What is a Guarantor?
A guarantor is someone who agrees, in the event of a default, to take on your payments.
Who Can I Use As a Guarantor?
A guarantor is an adult (21 or over) who has a good credit score. This can be a family member, friend or work colleague. Your guarantor will have to provide proof of ID, bank details and, on occasion, bank statements.
Finance and leasing companies are often better persuaded to approve car finance if you get a guarantor. Of course, being a guarantor carries some serious responsibility; therefore it’s something you should take some time to consider.
We’ve only touched upon using a guarantor but you can find out more in our article dedicated to using a guarantor to get car finance.
How Much Will My Deposit Cost?
It’s not uncommon for younger drivers to be asked to put down bigger deposits when it comes to getting approved for car finance. Sometimes the deposits can be as big as 30%.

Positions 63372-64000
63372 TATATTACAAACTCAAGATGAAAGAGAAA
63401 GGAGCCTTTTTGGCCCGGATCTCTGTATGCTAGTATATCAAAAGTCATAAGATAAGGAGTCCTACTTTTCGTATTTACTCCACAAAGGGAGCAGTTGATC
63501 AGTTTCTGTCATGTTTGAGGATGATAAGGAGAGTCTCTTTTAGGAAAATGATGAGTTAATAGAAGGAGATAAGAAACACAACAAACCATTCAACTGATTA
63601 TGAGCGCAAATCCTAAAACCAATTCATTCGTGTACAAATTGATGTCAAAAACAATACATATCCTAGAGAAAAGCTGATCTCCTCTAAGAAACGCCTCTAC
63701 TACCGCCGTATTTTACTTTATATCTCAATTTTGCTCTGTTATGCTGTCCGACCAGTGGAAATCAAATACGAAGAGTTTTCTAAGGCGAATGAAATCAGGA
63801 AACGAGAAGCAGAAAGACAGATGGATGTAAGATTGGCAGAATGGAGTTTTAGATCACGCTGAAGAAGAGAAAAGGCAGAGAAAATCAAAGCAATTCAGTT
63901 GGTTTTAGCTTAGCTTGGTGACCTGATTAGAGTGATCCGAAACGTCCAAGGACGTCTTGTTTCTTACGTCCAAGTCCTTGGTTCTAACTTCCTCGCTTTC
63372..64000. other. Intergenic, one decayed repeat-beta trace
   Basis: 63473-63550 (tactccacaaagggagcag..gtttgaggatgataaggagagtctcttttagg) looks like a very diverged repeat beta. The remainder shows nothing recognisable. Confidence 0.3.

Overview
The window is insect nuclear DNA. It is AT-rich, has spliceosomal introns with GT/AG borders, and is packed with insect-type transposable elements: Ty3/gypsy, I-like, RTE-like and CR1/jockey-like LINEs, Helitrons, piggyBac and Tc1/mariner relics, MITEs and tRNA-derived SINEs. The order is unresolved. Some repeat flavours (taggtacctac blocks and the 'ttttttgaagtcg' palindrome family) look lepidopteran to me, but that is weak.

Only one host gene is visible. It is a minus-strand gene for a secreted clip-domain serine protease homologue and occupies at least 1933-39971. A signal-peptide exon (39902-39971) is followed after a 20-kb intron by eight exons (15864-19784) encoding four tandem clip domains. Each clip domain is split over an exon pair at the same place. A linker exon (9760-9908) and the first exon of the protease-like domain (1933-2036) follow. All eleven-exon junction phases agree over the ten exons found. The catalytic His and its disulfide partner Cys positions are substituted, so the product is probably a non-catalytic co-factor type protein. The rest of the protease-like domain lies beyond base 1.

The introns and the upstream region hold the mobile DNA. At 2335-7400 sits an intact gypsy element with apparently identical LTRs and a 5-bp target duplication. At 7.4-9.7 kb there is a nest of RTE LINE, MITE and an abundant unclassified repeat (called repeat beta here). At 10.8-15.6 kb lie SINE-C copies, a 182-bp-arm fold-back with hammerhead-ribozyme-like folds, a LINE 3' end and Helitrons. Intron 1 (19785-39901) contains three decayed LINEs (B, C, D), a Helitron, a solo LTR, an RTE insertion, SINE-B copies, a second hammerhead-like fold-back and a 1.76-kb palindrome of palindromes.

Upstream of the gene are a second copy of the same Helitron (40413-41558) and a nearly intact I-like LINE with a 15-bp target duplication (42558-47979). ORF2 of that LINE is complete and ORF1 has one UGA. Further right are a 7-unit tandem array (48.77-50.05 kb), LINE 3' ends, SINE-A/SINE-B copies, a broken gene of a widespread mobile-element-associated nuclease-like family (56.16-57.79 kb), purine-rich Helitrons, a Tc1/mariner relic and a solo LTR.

This is because the lender needs some sort of assurance that you will be able to make your payment, and if you did not pay, that they could get their money back by selling the car.
Ultimately, however, it’s down to your ability to pay and what sort of car you are looking at.
Are There Any Other Options Other Than Car Finance?
Car finance can be stressful enough as it is, so being a young driver on car finance can be extremely stressful. So there is another option, which is probably the most popular among young people and that is buying a car outright.
In conclusion, young drivers can get car finance. But, it will be more difficult for a number of reasons. Due to the little or non-existent credit history; it makes it harder for lenders to know whether you will make the payments. However, this can be helped by having a guarantor.
But, it’s important to remember that being a guarantor comes with a lot of responsibility, so it’s not something that you should go into halfheartedly. Above all else, it’s important that you speak to a trustworthy broker before making any major decision.